• Second, I can then reference exactly what files are used while I upgrade via FTP to my live hosted blog. So after first completing the upgrade/install on my localhost site to verify compatibility with my theme, plugins, etc. I was confident to upgrade my live hosted site.
  8. I read the WordPress Upgrade  instructions a couple more times… “measure twice, cut once!”  Now I started the FTP program and went to work.
  9. In my FTP program, I expanded the file tree of the newly extracted WordPress files, and once step at a time verified exactly which files and folders would be transferred to the webserver. Ensure that you don’t simply tell FTP to transfer folders without verifying what files are in them!  After you’ve done this a few times it will be easier, but you don’t want to overwrite (or delete) your wp-content folder on the webserver!
  10. I uploaded the main/root WordPress files to my webserver root.  Follow the WordPress Upgrade instructions if your blog is not in your root directory.
  11. I uploaded all the wp-admin folders and files, then all the wp-includes folders and files.  Some of you may have other files or customizations here, but I knew I didn’t and simply replaced them.
  12. Then I started on the wp-content folder files:
    • In the wp-content plugins folder, I only uploaded the new Akismet and “hello” plugin files to my plugin folder.  I have other plugins in the folder that I wanted to save.
    • I then uploaded the new Classic and Default themes in the wp-content folder (making sure I left my own themes and files in the wp-content folder on the webserver!). If you are using the Classic and Default themes, you should know if you customized any pages or templates, and uploaded images- these “customizations” should be known by you, and the images saved as well in case you overwrite or delete them.  I don’t use the Classic or Default themes, so I simply replaced those folders with the new WordPress Classic and Default folders.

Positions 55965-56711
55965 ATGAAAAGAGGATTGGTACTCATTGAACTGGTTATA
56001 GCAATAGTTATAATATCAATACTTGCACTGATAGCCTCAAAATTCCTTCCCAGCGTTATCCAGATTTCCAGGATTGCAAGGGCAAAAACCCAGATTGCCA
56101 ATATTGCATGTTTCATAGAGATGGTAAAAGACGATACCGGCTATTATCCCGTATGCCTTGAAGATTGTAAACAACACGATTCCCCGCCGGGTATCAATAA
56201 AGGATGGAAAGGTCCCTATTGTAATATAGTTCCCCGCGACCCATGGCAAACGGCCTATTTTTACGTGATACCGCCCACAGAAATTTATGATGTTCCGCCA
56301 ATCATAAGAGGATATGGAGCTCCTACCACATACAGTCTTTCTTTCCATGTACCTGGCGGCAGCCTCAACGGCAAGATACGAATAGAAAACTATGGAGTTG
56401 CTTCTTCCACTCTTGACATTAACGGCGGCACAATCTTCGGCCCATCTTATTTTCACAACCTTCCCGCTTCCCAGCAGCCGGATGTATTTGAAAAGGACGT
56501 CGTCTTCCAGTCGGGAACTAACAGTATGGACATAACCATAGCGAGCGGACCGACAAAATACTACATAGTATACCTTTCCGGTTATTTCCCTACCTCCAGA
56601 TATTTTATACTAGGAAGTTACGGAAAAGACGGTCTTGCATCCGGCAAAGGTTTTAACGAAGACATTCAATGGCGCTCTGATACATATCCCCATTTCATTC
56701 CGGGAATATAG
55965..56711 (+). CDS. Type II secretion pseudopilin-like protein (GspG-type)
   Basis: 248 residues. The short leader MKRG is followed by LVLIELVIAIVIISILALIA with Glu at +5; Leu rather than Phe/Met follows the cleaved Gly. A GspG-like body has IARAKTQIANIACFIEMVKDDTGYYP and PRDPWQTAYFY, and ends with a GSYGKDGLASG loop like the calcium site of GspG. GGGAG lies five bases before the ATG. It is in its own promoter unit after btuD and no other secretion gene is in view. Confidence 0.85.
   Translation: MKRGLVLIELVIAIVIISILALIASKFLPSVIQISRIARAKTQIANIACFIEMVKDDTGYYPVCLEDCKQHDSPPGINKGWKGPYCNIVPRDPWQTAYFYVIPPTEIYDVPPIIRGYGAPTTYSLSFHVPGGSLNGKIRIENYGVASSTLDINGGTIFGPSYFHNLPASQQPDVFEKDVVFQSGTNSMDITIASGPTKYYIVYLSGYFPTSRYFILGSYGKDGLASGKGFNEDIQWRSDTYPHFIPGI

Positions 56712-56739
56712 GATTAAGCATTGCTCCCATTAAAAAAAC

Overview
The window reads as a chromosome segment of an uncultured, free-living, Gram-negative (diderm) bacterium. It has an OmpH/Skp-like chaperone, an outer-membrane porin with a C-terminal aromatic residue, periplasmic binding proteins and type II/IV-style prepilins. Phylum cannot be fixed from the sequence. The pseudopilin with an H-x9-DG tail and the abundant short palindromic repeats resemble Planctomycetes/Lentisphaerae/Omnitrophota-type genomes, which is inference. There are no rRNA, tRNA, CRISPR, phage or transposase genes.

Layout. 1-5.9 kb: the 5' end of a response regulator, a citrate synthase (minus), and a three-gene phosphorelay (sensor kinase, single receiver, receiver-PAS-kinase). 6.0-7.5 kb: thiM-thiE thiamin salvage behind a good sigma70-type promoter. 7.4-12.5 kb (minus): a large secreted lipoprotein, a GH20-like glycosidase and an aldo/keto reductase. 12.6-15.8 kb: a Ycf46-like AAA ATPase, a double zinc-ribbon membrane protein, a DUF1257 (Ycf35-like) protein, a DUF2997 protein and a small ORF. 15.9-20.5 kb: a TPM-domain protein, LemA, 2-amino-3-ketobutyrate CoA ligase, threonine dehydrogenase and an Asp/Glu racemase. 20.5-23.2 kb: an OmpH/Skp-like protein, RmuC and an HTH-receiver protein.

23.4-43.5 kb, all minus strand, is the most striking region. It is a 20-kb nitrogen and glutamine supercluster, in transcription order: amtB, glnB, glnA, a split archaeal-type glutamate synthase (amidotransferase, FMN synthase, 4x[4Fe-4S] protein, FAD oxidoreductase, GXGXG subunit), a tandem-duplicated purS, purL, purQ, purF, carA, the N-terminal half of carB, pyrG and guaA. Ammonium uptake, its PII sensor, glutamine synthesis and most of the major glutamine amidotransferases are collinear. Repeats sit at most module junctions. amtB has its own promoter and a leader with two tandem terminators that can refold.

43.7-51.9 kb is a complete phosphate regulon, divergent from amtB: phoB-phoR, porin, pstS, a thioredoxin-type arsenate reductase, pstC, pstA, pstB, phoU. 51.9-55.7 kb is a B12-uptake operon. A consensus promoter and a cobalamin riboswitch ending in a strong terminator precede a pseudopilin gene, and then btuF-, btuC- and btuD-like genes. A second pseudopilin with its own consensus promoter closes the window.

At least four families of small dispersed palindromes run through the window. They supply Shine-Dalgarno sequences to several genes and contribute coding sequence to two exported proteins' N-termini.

13. That should be it!  Uploading everything took about an hour because I went slowly.  Now you simply add “/wp-admin/upgrade.php” to your site URL in your browser, (e.g. https://www.yourdomain.com/wp-admin/upgrade.php or https://www.yourdomain.com/wordpress/wp-admin/upgrade.php if WordPress is not in your root directory) hit enter and follow the simple instructions.  Remember to restart your plugins one by one and see how the site runs.
  14. Any Problems?  Lets hope not- Here are more detailed WordPress Extended Upgrade Installation instructions and Troubleshooting instructions to figure out any potential problems.
  15. One of the problems I did have on my localhost upgrade was that after everything was up and running, I went to update my permalink customization in the WordPress admin site.  Guess what?  I got a 500 server error… and then couldn’t go back or restart the site at all.  I was bummed but checked my log files.  I found in my Apache log file a list of errors with one commonality:
    • “.htaccess: RewriteRule: bad flag delimiters, referer: https://……./wp-admin/options-permalink.php”
  16. After a Google search, I learned there could be code errors, spaces, etc. in my .htaccess file.  So not having any php coding skills, I took a clean, basic .htaccess file with only “RewriteEngine on” and replaced that with the one in my root directory that wasn’t working.  And voila! Success!  WordPress modified the .htaccess as it needed.
  17. Some of you have many different .htaccess configurations, and that is why it is recommended to back it up before starting the upgrade.  My original .htaccess file had a php test configuration added to it, and that appears to have been the problem.
  18. I did not have any file permissions issues after the upgrade. I have seen this happen with other files I have added to my webserver, so that is one area to look at if you do have problems.  You can adjust file permissions via FTP or through the cPanel File Server program as necessary.

Hope your upgrade goes smoothly… remember not to underestimate the process!  Again, with all due respect to those of you who have read this far…. Douglas Adams also said:

“The major difference between a thing that might go wrong and a thing that cannot possibly go wrong is that when a thing that cannot possibly go wrong goes wrong it usually turns out to be impossible to get at or repair!”

We should probably remember to think of this process as something that “might go wrong”…   But hey, you’ve got to love WordPress…

Thanks to the WordPress team!